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Entrepreneurship News South Africa

Rebuilding small businesses after Covid-19

The Covid-19 pandemic has wreaked financial havoc throughout the nation, leaving many small business owners struggling in its wake. According to the National Small Business Chamber (NSBC), 86% of small businesses said they had suffered negative effects as a result of the pandemic and only 14% of small business owners said they had experienced limited effects.

“The short-term outlook for small businesses varies greatly by industry, it’s important to consider what recovery mode will look like once the economy begins to return to a state of normalcy or establishes a new normal. Having an exit strategy in place for after Covid-19 can help small businesses prepare well to hit the ground running and begin with the rebuild process” says Mike Anderson, founder and CEO of NSBC.

The first step in developing a rebuilding plan for Covid-19 is determining just how deeply your small business has been affected.

You’re not in this alone, The Covid-19 Small Business Relief and Recovery Centre, powered by the National Small Business Chamber (NSBC) is designed to assist small businesses during this crisis and for the recovery period well beyond, for two to three years after the pandemic. With the collaboration of experts in various business fields, this centre hopes to help small businesses weather the coronavirus storm successfully.

Some of the key areas the centre focuses on include: low-interest disaster recovery loans, third-party investors, negotiating with suppliers and landlords, inspiration and encouragement through ongoing webinars and e-publications, digital platforms to link small businesses to potential customers, virtual networking forums for connecting business owners with potential investors, future strategic alliances, new customers, potential suppliers and business continuity plans etc.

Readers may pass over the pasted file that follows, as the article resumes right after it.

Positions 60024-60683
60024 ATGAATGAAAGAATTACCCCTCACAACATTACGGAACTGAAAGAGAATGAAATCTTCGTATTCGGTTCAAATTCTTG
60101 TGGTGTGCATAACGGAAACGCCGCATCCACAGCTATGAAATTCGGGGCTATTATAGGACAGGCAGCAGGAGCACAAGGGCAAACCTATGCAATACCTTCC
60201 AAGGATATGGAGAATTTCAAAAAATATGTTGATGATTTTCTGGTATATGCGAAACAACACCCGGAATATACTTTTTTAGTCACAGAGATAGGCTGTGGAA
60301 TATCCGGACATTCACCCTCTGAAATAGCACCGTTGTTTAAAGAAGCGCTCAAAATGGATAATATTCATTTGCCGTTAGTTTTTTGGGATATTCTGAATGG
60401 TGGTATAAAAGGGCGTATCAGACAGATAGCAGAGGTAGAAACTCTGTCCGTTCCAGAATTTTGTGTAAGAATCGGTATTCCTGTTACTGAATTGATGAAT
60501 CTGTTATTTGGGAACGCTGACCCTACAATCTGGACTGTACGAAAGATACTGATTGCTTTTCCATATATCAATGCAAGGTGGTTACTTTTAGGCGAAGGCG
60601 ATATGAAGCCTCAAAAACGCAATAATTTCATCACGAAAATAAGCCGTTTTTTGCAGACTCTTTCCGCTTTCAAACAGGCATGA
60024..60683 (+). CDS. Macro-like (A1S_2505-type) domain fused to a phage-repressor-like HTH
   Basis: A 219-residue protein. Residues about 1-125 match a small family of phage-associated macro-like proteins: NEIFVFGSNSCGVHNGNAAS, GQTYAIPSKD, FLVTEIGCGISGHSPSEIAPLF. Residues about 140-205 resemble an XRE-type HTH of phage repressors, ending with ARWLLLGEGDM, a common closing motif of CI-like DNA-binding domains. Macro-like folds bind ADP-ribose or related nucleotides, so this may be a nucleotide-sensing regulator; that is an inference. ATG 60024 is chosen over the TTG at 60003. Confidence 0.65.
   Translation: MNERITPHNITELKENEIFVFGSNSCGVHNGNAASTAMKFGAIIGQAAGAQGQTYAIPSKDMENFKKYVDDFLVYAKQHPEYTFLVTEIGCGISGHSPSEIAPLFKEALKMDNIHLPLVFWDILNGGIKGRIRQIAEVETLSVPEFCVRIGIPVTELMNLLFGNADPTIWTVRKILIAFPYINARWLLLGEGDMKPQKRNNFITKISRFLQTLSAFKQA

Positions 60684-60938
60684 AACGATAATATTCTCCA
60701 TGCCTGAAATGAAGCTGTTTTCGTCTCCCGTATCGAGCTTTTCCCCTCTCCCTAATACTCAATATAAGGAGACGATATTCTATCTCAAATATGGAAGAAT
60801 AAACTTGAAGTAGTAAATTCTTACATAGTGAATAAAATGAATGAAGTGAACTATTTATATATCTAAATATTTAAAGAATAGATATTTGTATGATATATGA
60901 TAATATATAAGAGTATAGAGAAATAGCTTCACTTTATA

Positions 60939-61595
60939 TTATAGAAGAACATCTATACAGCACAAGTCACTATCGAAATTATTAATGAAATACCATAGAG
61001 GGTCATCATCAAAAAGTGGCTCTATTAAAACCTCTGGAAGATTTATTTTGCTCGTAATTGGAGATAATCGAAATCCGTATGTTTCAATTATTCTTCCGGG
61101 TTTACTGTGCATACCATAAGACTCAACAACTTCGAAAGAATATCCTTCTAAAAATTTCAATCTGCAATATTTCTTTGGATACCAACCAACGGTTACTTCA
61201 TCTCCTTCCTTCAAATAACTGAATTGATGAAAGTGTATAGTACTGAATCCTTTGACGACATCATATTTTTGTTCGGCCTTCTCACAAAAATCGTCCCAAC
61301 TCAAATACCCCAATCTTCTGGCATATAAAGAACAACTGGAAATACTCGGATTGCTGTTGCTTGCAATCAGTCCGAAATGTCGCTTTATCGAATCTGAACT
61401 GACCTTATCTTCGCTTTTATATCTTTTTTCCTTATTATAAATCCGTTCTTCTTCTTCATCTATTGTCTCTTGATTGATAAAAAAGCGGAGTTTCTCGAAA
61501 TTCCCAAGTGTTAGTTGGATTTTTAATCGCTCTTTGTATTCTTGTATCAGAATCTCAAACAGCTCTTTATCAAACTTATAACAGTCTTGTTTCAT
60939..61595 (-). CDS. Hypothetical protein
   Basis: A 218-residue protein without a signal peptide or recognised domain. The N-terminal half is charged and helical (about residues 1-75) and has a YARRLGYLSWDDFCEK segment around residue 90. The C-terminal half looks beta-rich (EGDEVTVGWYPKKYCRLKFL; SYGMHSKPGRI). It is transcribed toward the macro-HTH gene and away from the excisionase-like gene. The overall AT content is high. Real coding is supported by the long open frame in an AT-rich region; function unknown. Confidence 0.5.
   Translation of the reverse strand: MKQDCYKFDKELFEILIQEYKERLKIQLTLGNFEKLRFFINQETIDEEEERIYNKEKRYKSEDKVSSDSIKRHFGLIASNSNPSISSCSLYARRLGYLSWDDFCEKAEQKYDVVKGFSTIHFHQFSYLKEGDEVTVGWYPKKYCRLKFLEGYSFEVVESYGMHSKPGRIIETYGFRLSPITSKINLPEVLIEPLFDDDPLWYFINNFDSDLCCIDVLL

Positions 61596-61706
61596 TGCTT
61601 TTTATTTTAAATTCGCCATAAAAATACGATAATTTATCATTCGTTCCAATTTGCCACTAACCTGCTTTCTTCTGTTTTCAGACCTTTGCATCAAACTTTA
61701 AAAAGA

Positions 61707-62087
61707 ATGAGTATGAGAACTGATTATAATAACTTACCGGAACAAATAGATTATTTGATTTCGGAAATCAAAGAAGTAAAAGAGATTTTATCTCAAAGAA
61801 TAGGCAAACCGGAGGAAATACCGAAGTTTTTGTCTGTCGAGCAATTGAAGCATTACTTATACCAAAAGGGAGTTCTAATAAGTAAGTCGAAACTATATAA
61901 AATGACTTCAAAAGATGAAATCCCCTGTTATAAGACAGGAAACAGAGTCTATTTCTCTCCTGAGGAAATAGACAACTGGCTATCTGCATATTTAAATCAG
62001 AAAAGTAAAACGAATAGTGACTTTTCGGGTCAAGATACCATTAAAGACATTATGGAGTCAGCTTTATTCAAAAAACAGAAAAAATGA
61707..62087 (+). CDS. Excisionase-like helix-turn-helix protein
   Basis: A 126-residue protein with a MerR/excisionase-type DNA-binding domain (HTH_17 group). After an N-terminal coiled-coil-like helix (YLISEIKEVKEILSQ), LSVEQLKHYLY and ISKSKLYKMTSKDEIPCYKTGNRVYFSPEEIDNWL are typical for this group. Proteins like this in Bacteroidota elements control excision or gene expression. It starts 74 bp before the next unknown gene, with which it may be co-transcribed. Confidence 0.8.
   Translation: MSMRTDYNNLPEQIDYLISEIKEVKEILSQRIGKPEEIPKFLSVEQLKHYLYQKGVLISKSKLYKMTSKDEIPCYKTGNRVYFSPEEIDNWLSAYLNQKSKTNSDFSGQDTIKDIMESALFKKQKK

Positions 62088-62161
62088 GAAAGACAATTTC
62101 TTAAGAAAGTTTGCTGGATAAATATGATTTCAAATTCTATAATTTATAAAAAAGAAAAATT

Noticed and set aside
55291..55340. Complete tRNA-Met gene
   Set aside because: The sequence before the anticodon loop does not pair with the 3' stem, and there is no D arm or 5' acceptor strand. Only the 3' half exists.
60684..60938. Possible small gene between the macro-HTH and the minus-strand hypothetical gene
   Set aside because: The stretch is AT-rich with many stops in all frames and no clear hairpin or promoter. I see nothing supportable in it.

Evaluate your business plan

For every small business owner, now is the time to look critically at your business and create a business continuity plan. Negotiate and stay in contact with suppliers, think about how you can adjust your offering, and look at how you could weather the financial implications ahead. We are all aware of the saying ‘two minds are better than one’, so involve your team in a powerful brainstorming and strategy session today and put a plan in place.

“During this national crisis, our sole purpose is to support small businesses throughout the nation. The NSBC is here to help guide them during this time and way beyond during the recovery period. If there is one aspect, we know about business owners and entrepreneurs within the SME sector, it is that they are enormously resilient and positive. With our collective support they will without doubt come through this much stronger”, says Anderson.

While the coronavirus pandemic may seem like a once-in-a-lifetime event, the reality is that an emergency can come along to disrupt any small business at any time. Using what’s been learned during the current pandemic to prepare for the next crisis can help business owners insulate their businesses from future shocks.

A few key financial learnings include; building up liquid cash savings, reducing debt and trimming non-essential spending and finding ways for staff to work more efficiently, possibly as we all have done – working remotely. The pandemic also may have taught us how important it is to be able to adapt and keep businesses fluid to weather storms in the future.

“The more outside-the-box thinking to prepare for a worst-case scenario, the better. Having a Plan B can help improve every business’s odds of surviving and eventually thriving again during tough financial times”, concludes Anderson.

Visit The Covid-19 Small Business Relief and Recovery Centre

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